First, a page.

- Sam Altman, CEO of OpenAI, the maker of ChatGPT, as well as executives from Google’s artificial intelligence arm DeepMind and Microsoft were among those who supported and signed the short statement.
- “Mitigating extinction risks from AI should be a global priority along with other societal risks such as pandemics and nuclear war,” the statement reads.
- Other tech leaders, like Tesla’s Elon Musk and former Google CEO Eric Schmidt, have warned about the dangers artificial intelligence poses to society.
Microsoft Bing app running on an iPhone is seen in this photo illustration on May 30, 2023 in Warsaw, Poland. (Photo by Jaap Ahrens/NurPhoto from Getty Images)
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Artificial intelligence may lead to human extinction and reducing risks associated with the technology should be a global priority, industry experts and technology leaders stated in the open letter.
“Mitigating the risk of extinction from AI should be a global priority along with other societal risks such as pandemics and nuclear war,” the statement said on Tuesday.
Sam Altman, CEO of ChatGPT maker OpenAI, as well as executives from Google’s artificial intelligence arm DeepMind and Microsoft were among those who supported and signed the short statement from the AI Security Center.
This technology has accelerated in recent months after the ChatGPT chatbot was released for general use in November and subsequently went viral. In just two months after its launch, it reached 100 million users. ChatGPT amazed researchers and the general public with its ability to generate human-like responses to users’ demands, suggesting that AI could replace jobs and imitate humans.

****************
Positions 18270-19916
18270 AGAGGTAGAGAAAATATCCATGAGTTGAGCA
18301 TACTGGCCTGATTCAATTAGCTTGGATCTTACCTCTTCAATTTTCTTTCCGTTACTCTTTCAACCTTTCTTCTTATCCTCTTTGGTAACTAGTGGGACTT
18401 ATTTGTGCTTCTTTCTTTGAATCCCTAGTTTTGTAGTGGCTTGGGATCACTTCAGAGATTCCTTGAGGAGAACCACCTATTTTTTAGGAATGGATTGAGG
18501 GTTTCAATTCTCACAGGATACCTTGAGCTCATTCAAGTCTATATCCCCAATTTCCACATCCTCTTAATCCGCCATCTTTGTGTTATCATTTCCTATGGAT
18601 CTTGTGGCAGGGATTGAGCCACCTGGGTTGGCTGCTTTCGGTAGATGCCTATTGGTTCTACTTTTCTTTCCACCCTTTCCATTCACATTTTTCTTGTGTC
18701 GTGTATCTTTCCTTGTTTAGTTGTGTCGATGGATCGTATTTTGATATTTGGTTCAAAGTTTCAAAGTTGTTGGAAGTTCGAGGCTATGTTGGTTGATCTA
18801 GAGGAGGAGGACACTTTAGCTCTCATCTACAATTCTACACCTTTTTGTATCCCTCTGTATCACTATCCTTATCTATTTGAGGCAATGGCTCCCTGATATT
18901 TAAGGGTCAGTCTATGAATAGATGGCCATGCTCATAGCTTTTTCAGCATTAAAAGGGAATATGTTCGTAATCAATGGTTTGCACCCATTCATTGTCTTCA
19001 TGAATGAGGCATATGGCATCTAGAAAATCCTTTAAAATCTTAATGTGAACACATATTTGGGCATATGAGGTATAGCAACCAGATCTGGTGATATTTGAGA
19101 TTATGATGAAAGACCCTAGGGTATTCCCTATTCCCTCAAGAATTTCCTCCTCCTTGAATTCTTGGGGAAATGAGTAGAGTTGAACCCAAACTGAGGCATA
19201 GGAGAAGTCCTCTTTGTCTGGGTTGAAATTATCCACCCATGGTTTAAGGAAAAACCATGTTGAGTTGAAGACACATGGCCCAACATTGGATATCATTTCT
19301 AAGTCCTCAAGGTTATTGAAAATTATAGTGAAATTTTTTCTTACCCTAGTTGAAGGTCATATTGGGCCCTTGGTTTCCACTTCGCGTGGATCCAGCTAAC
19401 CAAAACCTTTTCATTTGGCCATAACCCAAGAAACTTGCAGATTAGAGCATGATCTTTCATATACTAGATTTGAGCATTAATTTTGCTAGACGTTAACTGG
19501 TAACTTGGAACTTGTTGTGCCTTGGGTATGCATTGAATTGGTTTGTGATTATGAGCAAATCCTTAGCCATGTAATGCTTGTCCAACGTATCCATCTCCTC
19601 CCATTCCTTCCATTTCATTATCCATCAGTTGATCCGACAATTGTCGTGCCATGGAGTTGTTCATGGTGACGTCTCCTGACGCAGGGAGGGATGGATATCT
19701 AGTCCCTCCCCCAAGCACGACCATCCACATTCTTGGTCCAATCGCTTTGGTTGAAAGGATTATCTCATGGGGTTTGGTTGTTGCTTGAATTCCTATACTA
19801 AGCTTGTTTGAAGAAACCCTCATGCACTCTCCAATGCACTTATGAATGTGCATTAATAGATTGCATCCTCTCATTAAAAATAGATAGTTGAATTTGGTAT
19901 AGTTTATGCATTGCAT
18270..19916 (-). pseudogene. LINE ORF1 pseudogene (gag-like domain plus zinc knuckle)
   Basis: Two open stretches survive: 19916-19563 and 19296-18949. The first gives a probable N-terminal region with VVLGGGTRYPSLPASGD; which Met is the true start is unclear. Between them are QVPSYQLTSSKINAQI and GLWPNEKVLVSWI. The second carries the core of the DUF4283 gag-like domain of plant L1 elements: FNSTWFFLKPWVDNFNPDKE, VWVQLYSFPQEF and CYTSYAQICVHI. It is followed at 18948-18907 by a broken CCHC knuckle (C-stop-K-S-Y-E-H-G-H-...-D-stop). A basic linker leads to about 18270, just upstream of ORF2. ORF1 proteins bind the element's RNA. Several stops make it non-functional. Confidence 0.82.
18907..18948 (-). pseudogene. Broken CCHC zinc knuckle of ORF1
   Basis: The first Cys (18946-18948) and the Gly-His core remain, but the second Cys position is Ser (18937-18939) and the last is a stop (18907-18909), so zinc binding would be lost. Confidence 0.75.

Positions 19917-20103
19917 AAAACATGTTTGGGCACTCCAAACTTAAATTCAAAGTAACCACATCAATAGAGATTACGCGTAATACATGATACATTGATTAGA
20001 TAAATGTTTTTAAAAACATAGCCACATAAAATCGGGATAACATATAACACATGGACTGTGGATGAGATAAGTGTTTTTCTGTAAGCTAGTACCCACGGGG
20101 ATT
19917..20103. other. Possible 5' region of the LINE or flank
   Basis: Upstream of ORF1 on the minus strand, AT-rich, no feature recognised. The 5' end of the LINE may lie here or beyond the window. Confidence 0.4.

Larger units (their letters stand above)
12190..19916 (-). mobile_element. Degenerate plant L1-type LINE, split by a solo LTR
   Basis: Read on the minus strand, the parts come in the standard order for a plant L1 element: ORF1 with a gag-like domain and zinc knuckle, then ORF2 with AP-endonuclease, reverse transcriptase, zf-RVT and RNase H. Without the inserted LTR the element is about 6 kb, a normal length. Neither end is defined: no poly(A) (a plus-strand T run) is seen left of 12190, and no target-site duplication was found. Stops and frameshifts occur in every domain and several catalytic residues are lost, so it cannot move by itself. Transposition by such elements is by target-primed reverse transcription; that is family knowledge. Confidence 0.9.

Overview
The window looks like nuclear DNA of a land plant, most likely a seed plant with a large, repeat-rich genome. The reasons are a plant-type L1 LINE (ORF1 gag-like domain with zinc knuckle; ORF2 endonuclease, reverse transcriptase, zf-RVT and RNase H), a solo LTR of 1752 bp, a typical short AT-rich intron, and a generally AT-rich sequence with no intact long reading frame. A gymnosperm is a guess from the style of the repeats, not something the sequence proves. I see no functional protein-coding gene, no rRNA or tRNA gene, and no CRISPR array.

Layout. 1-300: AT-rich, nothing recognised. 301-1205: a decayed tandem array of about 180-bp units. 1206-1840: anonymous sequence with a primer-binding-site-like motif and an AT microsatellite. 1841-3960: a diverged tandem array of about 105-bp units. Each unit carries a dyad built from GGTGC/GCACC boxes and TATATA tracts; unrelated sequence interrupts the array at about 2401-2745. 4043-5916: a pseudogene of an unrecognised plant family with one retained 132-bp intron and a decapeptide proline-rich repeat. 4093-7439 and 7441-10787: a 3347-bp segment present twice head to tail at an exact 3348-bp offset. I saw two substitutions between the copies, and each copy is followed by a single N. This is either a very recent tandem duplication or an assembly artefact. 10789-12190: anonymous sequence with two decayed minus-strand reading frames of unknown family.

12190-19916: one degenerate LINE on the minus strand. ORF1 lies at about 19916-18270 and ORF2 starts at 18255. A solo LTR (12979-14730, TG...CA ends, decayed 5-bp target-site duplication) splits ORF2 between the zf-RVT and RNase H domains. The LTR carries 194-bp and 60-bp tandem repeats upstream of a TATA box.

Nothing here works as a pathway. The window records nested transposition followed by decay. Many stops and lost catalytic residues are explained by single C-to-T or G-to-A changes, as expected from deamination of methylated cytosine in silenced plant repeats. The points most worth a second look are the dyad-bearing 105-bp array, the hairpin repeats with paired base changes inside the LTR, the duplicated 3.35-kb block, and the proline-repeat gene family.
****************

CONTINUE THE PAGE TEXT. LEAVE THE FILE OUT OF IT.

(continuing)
Tuesday’s statement said there had been growing discussion about “a wide range of important and urgent risks from artificial intelligence.”
But she said it might be “difficult to express concerns about some of the advanced risks of AI” and her goal was to overcome that hurdle and open up discussions.
Arguably, ChatGPT has sparked much more AI awareness and adoption as major companies around the world have raced to develop competing products and capabilities.
Altman admitted in March that he is “a little scared” of AI because he fears authoritarian governments will develop the technology. Other tech leaders like Tesla’s Elon Musk and ex Eric Schmidt, CEO of Google, has warned about the dangers that artificial intelligence poses to society.
In an open letter in March, Musk, Apple co-founder Steve Wozniak, and several tech leaders urged AI labs to stop training systems to be more powerful than GPT-4 — OpenAI’s latest big language model. They also called for a six-month pause for such advanced development.
The letter states that “contemporary AI systems are now able to compete with humans in public tasks.”
“Should we mechanically eliminate all jobs, including those that serve a purpose? Should we develop non-human minds that might eventually outnumber, outsmart, outlive, and replace us? Should we risk losing control of our civilization?” ” he asked the letter.
Last week, Schmidt also separately warned of “existential risks” associated with AI as the technology advances.
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